How to help someone having a stroke?
If you’re concerned that someone is experiencing a stroke, look out for these signs:
Face – has their mouth drooped?
Arms – can they lift both arms?
Speech – Is their speech slurred and can they understand you?
Time Is critical – act now.
First, and most importantly, call triple zero and stay calm. Do not drive to the hospital yourself, as first-responders can start the life-saving treatment on arrival, as well as selecting the best hospital for the person’s condition. Meanwhile, here’s what you can do to help someone with stroke:
- Ensure the person displaying symptoms is in a safe, warm and comfortable position, ideally with their head slightly elevated. If you suspect loss of capacity in their limbs, it’s best to avoid moving them
- Loosen any tight or restrictive clothing and ensure they’re breathing. If they’re not, perform CPR
- Ensure airways are clear
- Do not give them any food or drink
- Never administer any medication
- Monitor their condition carefully, noting the time their symptoms first became apparent, what those symptoms were, as well as any injuries sustained or changes observed in the interim
- Do not let them fall asleep
- If they’re unconscious, put them in the recovery position.
Stroke emergency management
Clot-busting medications can stop, and even reverse, symptoms. They must be administered — only by a health care professional — within 4.5 – 9 hours.
Some patients, experiencing an ischemic stroke, may also be considered for surgical clot removal. But this must be administered within 24 hours of symptom onset.
That’s why it’s so important to provide accurate information to clinicians regarding when symptoms first emerged. In all cases, the earlier the treatment, the greater the chance of a positive outcome.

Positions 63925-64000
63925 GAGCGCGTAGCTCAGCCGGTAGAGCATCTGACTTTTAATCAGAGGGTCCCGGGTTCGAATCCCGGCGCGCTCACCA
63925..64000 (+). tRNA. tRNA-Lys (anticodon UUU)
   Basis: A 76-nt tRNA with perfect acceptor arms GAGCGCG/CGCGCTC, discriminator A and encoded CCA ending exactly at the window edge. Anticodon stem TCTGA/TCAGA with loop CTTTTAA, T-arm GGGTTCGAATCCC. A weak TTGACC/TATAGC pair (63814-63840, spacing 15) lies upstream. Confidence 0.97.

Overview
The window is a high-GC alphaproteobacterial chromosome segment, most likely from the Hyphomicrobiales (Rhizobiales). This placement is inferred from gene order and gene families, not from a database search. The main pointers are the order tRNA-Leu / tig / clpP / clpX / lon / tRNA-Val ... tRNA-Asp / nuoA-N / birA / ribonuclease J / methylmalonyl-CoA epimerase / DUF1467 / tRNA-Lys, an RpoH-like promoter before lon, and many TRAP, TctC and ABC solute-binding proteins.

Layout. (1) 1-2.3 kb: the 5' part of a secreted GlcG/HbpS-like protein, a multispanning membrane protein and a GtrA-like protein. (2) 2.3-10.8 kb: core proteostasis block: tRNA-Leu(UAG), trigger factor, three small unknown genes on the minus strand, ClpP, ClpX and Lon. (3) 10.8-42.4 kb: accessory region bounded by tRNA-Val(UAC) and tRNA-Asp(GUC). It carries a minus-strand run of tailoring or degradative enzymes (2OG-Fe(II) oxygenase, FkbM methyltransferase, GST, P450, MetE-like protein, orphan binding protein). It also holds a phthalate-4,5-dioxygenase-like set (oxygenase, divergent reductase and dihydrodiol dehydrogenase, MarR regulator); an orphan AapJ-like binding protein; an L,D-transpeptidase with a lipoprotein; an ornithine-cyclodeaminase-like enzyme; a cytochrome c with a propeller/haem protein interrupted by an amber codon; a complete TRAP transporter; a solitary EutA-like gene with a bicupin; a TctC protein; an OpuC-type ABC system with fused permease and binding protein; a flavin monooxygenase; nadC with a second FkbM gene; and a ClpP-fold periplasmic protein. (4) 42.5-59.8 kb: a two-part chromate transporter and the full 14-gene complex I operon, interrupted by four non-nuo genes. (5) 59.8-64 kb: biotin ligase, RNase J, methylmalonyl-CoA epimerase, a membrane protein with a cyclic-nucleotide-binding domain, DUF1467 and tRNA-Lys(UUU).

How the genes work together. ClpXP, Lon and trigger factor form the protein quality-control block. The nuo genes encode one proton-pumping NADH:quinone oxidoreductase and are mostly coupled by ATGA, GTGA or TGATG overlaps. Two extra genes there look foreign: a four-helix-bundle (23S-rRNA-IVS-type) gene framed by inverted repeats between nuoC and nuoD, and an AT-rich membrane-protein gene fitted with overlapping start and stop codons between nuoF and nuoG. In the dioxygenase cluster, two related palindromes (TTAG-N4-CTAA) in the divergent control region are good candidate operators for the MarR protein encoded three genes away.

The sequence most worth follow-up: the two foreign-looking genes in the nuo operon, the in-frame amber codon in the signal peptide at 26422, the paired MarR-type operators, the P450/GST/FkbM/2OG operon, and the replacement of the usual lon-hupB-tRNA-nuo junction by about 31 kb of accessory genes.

Stroke emergency protocols
Australia’s Stroke Foundation has developed Clinical Guidelines for Stroke Management, as approved by the National Health and Medical Research Council (NHMRC), for best-practice in managing stroke and transient ischaemic attack (TIA) in adults.
The Australian Commission on Safety and Quality in Health Care has also established the Acute Stroke Clinical Care Standard, highlighting key aspects of care for acute stroke.
For each, the importance of early assessment and time-critical therapy is emphasised.
Getting support after stroke
If someone you know has experienced a stroke, they may need additional support at home. You can connect with independent support workers through Mable who can provide different support services, such as personal care, social support and domestic assistance, nursing care, support with being physically active and exercising, and much more, to support you to live independently in your home.